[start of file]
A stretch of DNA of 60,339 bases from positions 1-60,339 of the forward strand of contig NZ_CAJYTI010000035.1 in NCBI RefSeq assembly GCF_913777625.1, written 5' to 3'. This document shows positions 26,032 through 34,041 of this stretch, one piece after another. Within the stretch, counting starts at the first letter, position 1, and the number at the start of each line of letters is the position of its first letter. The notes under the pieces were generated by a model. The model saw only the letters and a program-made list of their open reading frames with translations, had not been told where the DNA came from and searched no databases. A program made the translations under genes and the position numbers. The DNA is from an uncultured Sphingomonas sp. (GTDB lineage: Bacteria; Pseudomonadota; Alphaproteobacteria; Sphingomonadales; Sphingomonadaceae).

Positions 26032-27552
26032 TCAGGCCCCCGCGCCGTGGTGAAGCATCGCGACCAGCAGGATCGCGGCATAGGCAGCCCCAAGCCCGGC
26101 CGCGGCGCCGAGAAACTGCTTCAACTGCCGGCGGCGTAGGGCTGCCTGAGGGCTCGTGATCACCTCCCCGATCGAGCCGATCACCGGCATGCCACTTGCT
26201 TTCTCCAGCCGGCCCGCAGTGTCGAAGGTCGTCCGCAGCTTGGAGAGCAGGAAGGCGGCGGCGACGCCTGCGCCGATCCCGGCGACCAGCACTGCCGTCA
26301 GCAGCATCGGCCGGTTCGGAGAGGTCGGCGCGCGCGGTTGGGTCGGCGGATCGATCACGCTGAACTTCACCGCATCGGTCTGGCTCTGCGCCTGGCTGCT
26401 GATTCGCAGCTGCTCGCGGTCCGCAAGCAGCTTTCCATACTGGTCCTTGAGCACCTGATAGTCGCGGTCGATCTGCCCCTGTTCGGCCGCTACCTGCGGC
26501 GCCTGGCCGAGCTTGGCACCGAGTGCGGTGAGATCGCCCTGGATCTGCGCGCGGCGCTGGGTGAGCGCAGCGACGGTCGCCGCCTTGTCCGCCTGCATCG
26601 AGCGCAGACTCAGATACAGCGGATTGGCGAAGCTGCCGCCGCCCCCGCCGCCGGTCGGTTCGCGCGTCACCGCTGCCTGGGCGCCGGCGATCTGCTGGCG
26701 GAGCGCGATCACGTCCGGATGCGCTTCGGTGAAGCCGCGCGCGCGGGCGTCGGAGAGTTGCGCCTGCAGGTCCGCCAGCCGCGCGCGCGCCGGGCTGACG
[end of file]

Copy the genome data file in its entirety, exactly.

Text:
A stretch of DNA of 60,339 bases from positions 1-60,339 of the forward strand of contig NZ_CAJYTI010000035.1 in NCBI RefSeq assembly GCF_913777625.1, written 5' to 3'. This document shows positions 26,032 through 34,041 of this stretch, one piece after another. Within the stretch, counting starts at the first letter, position 1, and the number at the start of each line of letters is the position of its first letter. The notes under the pieces were generated by a model. The model saw only the letters and a program-made list of their open reading frames with translations, had not been told where the DNA came from and searched no databases. A program made the translations under genes and the position numbers. The DNA is from an uncultured Sphingomonas sp. (GTDB lineage: Bacteria; Pseudomonadota; Alphaproteobacteria; Sphingomonadales; Sphingomonadaceae).

Positions 26032-27552
26032 TCAGGCCCCCGCGCCGTGGTGAAGCATCGCGACCAGCAGGATCGCGGCATAGGCAGCCCCAAGCCCGGC
26101 CGCGGCGCCGAGAAACTGCTTCAACTGCCGGCGGCGTAGGGCTGCCTGAGGGCTCGTGATCACCTCCCCGATCGAGCCGATCACCGGCATGCCACTTGCT
26201 TTCTCCAGCCGGCCCGCAGTGTCGAAGGTCGTCCGCAGCTTGGAGAGCAGGAAGGCGGCGGCGACGCCTGCGCCGATCCCGGCGACCAGCACTGCCGTCA
26301 GCAGCATCGGCCGGTTCGGAGAGGTCGGCGCGCGCGGTTGGGTCGGCGGATCGATCACGCTGAACTTCACCGCATCGGTCTGGCTCTGCGCCTGGCTGCT
26401 GATTCGCAGCTGCTCGCGGTCCGCAAGCAGCTTTCCATACTGGTCCTTGAGCACCTGATAGTCGCGGTCGATCTGCCCCTGTTCGGCCGCTACCTGCGGC
26501 GCCTGGCCGAGCTTGGCACCGAGTGCGGTGAGATCGCCCTGGATCTGCGCGCGGCGCTGGGTGAGCGCAGCGACGGTCGCCGCCTTGTCCGCCTGCATCG
26601 AGCGCAGACTCAGATACAGCGGATTGGCGAAGCTGCCGCCGCCCCCGCCGCCGGTCGGTTCGCGCGTCACCGCTGCCTGGGCGCCGGCGATCTGCTGGCG
26701 GAGCGCGATCACGTCCGGATGCGCTTCGGTGAAGCCGCGCGCGCGGGCGTCGGAGAGTTGCGCCTGCAGGTCCGCCAGCCGCGCGCGCGCCGGGCTGACG